Sana’a, Asharq Al-Awsat—Tribes from Yemen’s Ma’rib province have begun preparations to repel fighters loyal to the Houthi movement attempting to take control of the oil-rich region, local sources told Asharq Al-Awsat on Wednesday, following reports of a campaign by the Shi’ite movement to tighten its grip on the country’s oil infrastructure.
A local security source, who spoke on the condition of anonymity because he was not authorized to brief the media, said: “[Ma’rib] Tribes are preparing to defend their province following news of large numbers of Houthis marching from the neighboring Saada and Al-Jawf provinces.”
An attack on the strategic province will lead to grave consequences, as it will exacerbate tribal and sectarian problems, the source warned.
He said: “Such an attempt to storm Ma’rib will trigger a fierce war with particular tribal and geographical consequences which the Houthi brothers know well.”
Earlier this week Asharq Al-Awsat interviewed the governor of Ma’rib, Sheikh Sultan Al-Arada, who warned of Houthi plans to take control of the strategic province, which accounts for approximately 70 percent of Yemen’s oil production.
The Houthi movement has bolstered its military presence across Yemen since it took over the capital Sana’a in September. The Shi’ite movement has continued to push towards Ma’rib despite a recent agreement between Yemeni President Abd Rabbuh Mansur Hadi and their leader Abdul Malik Al-Houthi to avoid conflict in the province.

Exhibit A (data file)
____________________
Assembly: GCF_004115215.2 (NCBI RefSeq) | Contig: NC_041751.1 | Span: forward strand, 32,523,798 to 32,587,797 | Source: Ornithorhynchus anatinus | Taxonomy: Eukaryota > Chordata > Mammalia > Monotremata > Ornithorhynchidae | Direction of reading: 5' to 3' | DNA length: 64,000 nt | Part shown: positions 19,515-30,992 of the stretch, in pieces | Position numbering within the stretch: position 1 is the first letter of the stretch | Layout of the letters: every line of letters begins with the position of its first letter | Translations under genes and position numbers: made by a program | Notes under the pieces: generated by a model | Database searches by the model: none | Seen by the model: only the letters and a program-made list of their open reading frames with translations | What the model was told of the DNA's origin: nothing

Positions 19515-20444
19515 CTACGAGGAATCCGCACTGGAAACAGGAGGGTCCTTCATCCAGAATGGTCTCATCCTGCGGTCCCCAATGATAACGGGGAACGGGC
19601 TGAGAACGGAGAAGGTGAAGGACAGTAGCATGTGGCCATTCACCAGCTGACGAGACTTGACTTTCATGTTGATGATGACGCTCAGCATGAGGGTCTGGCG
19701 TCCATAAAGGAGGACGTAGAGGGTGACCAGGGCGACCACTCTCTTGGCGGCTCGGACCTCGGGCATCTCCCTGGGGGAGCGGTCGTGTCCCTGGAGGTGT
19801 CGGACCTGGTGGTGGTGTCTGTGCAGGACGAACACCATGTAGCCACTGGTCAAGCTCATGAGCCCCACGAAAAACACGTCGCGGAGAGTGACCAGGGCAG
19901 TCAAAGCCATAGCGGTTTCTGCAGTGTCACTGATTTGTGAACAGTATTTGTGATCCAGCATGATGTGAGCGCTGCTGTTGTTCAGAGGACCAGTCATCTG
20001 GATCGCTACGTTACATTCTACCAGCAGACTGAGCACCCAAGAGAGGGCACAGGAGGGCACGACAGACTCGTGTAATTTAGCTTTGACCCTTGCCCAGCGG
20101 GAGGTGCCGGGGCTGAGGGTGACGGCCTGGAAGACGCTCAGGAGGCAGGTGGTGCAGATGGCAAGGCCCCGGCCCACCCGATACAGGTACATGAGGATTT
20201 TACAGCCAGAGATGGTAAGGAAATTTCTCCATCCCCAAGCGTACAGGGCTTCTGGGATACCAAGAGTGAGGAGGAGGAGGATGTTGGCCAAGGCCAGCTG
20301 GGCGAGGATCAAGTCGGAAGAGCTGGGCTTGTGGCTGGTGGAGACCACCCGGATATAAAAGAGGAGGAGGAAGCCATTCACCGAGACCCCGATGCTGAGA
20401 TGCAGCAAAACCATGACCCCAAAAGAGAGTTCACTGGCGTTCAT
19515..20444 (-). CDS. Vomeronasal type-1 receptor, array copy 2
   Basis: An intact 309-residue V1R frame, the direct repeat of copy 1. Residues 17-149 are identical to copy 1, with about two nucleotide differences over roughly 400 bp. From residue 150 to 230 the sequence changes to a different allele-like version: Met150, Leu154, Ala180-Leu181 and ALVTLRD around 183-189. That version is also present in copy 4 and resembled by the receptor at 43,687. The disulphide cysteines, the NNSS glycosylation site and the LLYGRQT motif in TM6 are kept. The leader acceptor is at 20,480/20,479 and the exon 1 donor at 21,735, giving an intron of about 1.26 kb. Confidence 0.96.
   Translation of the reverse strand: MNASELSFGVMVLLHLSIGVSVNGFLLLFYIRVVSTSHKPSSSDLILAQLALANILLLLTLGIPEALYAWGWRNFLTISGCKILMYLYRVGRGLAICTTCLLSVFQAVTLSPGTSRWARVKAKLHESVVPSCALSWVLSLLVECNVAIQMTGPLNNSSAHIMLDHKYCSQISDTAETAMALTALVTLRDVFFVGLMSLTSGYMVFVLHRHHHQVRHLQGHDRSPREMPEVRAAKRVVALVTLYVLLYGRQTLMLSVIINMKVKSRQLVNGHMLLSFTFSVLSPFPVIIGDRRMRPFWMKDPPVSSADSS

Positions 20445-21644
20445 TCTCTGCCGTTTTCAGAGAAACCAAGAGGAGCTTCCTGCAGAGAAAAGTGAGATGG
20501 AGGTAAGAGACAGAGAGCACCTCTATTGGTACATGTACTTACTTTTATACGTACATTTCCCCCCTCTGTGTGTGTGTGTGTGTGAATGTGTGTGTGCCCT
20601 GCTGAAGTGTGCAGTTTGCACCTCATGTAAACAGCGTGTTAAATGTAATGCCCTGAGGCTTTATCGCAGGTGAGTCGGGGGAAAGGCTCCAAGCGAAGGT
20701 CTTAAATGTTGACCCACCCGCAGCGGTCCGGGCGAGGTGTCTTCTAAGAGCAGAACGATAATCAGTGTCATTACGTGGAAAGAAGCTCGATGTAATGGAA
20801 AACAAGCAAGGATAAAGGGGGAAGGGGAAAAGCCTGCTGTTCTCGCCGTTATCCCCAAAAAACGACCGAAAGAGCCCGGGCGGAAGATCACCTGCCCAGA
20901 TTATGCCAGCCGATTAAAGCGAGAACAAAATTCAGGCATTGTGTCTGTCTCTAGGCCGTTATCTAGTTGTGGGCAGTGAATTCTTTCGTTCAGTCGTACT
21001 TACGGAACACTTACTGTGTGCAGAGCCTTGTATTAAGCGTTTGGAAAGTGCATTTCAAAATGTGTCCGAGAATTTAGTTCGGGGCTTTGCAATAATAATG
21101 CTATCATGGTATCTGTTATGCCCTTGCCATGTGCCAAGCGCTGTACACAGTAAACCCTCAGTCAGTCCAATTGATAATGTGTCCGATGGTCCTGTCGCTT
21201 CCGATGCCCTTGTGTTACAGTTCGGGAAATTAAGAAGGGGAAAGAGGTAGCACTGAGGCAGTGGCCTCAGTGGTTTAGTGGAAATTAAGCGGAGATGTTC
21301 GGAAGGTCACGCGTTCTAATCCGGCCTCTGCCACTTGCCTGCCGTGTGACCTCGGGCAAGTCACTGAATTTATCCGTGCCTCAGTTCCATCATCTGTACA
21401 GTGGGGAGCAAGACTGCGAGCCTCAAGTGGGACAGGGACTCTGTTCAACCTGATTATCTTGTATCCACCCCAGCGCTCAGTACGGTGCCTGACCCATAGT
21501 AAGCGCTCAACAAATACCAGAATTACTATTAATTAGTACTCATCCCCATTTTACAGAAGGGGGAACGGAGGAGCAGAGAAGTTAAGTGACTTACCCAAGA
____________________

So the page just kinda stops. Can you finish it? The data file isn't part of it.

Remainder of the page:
Meanwhile, the Gulf Cooperation Council (GCC) strongly condemned a bombing that killed dozens near a Sana’a police academy on Wednesday.
The secretary-general of the GCC, Abdullatif Al-Zayani, issued a statement on Wednesday expressing his condemnation of the “heinous crime that contradicts all moral values and humanitarian principles.”
No group has claimed responsibility for the attack, which killed at least 37 and injured 66 more, but Yemen has seen similar attacks by militants from Al-Qaeda in the Arabian Peninsula (AQAP), which has launched an increasing number of attacks on various targets in Yemen since the rise of the Houthis.
The US embassy in Yemen also condemned the attack, which it said “reveals the nihilistic vision and depravity of terror groups operating in Yemen.”
In other news from Sana’a, militants affiliated with the Houthi movement stormed the house of Faisal Mukarram, the editor-in-chief of Al-Thawra newspaper, a Yemeni pro-government daily. The attackers forced Mukarram to submit his resignation in what was seen as an attempt by the Shi’ite group to curb freedom of press in Yemen.
Meanwhile, President Hadi appointed a prominent Salafist figure as a minister of state on Wednesday. The leader of the Salafist-leaning Al-Rashad Party, Mohammed Musa Al-Amery, took the constitutional oath before Hadi on Wednesday, becoming the first Salafist figure to hold a senior government position in Yemen.